Now I have Carbonite ( carbonite.com ). For $55 a year, they back up everything dynamically, ie, every time you save a file, it's backed up to their servers, wherever they are (Leningrad? Tehran? Beijing?). Anyway, I've tested the system. When I accidentally overwrote an old invoice, I was able to recover the original file from Carbonite within two minutes.

Dangerous Bill
 

maestrowork

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Now I have Carbonite ( carbonite.com ). For $55 a year, they back up everything dynamically, ie, every time you save a file, it's backed up to their servers, wherever they are (Leningrad? Tehran? Beijing?). Anyway, I've tested the system. When I accidentally overwrote an old invoice, I was able to recover the original file from Carbonite within two minutes.

Dangerous Bill

$55? Dropbox is free and gives you up to 2GB... good enough for manuscripts, etc.

I also use Time Machine on the Mac. My back up drive is $150. Best investment ever.
 

ether

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Unless you're wanting to backup everything on your hard drive, something like what everyone above mentioned would work. I just use Gmail for my MSs. Once a day or every few days, I just email it to myself and archive it. So not only am I saving recent versions, but I'll have access to older versions if I ever need them.
 

illiterwrite

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This just happened to me. Have had one tech take a look, but he couldn't do anything. Am taking the thing into a recovery place this week to get a quote. While I'm in the computer area of town, I will also be getting an external hard drive and using Time Machine. Dammit.
 

Miriel

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I just periodically g-mail myself, though I'm going to have to look into this dropbox thing.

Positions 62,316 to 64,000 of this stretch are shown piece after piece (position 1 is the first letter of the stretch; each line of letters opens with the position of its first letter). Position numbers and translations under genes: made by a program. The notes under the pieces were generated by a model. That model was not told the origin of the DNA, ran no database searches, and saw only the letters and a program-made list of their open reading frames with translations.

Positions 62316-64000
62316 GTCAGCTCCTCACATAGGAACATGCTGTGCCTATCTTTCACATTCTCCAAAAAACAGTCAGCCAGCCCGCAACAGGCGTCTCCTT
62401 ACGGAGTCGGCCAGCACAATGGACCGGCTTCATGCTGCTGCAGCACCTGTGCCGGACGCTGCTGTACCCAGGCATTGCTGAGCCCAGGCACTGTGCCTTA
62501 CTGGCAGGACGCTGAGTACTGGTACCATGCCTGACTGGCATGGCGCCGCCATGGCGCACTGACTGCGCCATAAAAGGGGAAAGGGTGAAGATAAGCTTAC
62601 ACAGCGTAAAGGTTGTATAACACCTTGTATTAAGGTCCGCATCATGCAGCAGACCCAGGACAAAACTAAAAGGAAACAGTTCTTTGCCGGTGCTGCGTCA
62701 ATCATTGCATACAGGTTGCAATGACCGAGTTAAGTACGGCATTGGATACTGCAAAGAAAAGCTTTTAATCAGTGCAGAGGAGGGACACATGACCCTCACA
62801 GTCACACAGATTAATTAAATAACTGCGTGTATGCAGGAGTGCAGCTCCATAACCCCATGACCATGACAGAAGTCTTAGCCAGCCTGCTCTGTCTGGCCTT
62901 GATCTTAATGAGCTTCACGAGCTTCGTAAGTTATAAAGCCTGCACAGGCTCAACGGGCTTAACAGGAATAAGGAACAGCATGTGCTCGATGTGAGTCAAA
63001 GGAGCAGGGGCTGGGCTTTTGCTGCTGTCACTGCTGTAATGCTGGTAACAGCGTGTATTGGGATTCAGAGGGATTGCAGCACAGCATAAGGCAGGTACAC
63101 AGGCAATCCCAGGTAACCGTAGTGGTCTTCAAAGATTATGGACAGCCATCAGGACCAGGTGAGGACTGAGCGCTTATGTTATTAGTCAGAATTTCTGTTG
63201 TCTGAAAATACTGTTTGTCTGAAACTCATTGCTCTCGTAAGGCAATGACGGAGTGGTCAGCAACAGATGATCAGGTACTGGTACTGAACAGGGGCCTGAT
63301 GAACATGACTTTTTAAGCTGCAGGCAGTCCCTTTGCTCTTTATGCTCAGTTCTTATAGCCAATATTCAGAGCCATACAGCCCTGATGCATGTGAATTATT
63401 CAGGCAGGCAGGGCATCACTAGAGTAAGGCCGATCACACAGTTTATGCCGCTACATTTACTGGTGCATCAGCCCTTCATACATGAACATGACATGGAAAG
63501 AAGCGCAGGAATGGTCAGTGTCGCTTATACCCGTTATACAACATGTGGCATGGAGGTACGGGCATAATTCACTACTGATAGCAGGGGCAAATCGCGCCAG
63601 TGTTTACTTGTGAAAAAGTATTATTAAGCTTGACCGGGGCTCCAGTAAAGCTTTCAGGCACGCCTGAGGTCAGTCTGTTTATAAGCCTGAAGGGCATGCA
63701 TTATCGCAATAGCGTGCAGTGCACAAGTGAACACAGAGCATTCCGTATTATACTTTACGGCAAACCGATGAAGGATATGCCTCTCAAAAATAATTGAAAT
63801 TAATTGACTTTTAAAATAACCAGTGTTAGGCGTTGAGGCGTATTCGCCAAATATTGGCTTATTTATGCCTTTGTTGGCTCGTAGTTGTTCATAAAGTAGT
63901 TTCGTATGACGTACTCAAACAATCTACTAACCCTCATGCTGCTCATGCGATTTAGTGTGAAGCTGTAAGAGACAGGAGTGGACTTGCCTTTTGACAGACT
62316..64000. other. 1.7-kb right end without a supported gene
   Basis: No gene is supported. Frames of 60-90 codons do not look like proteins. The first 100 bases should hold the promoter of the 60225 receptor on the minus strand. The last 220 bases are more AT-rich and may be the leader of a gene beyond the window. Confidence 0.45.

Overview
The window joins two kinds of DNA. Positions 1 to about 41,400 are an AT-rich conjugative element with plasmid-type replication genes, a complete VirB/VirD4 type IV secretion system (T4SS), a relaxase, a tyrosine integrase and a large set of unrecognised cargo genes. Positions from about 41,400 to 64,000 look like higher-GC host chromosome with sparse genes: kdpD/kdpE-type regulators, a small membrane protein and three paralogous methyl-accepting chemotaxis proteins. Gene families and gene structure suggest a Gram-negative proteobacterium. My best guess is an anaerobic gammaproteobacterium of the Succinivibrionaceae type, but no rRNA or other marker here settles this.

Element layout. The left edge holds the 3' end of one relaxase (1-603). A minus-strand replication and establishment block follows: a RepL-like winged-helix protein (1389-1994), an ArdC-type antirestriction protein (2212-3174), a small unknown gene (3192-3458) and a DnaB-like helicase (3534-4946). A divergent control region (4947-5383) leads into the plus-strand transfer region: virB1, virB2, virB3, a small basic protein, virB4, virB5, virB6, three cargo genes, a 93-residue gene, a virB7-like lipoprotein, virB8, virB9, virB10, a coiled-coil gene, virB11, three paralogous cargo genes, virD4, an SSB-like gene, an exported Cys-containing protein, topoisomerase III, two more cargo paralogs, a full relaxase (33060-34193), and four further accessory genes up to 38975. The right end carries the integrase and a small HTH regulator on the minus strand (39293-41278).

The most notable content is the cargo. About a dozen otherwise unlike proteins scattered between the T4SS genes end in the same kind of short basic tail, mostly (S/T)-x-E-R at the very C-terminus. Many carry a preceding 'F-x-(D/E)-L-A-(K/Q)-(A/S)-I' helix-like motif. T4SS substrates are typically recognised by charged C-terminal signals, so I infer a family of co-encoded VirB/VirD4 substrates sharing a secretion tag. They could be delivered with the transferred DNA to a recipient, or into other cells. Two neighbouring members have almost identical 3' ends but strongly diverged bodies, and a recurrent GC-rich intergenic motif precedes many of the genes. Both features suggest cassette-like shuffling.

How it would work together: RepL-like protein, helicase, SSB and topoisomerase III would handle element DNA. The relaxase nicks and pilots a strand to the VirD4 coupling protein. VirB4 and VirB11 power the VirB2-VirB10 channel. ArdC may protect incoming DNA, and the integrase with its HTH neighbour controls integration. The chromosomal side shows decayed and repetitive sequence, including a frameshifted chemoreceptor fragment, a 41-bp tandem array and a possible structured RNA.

Sorry, someone already posted this while I typed one-handed.
 
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whacko

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Was it a hard drive failure for sure, or a Windows meltdown?

ChrisP makes a good point. I've got a collection of old hard drives, from failed computers, that I read via disk caddy. So if it's a software problem, you may still be okay.

I probably sound ancient, I'm just old, but my first HD, from a late 80s machine, has a massive 4MB capacity. That's only three floppy disks. If anybody remembers them.
 

tko

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find some local tech help

yes, it's possible. I've recovered data from hard drives, thumb drives, even floppies (remember those.)

Network around. You can probably find someone who knows someone who can help you. Maybe someone's son, husband, whatever.

The basics steps are (if the person who's doing the work doesn't understand these steps look elsewhere):

(1) Don't touch your hard drive as is anymore.
(2) Remove it from your computer and add it to another computer as a 2nd drive
(3) See if you can access it at all, or whether it's completely dead dead.
(4) If you can access it, you're in luck, use the right software to get the old files off.
(5) If you can't access it you can try freezing it. Yes, it can really work - a few times, you'll have maybe 2 minutes to get your data off.

If all else fails you can use a professional data recovery firm but that's $$$.

For the future:

Back up to a thumb drive, simple and it works, 10 full novels would fit on the smallest one you could buy today.

Back up the thumb drive to a 2nd computer.

If you use Gmail, email a copy of your work to someone every few days. Nothing is lost in Gmail land!

Always change the name of your novel once a day by adding a suffix (-1 -2 -3).

Anticipate flood, fire, and theft - assume the worst. With a little work you can make it impossible to loose more than a day's work.

Good luck!
 

jallenecs

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I use DropBox too. Best back up system so far. As for recovering a file, a tech person will be able to help you. Not for free, though.

My tech guy works for free. But then again, I gave birth to him. More importantly, I'm holding his PS3 hostage.

I, too, keep multiple backups, on an external hard drive, on my other computer, on thumb drive, and by emailing my work to myself. Finished drafts get hard copied as well.
 

Arch Stanton

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This suggestion will only work if it's a software problem. Get a hard drive enclosure (about $25 at Radio Shack). Take the old hard drive out of the computer, change the pins on the back from "master" to "slave" (there will be a diagram printed on the HD to show you which pins to jump), hook it to a new computer and see if you can find your files as if the old HD was a non-bootable storage drive, which it now is since you've changed the pins.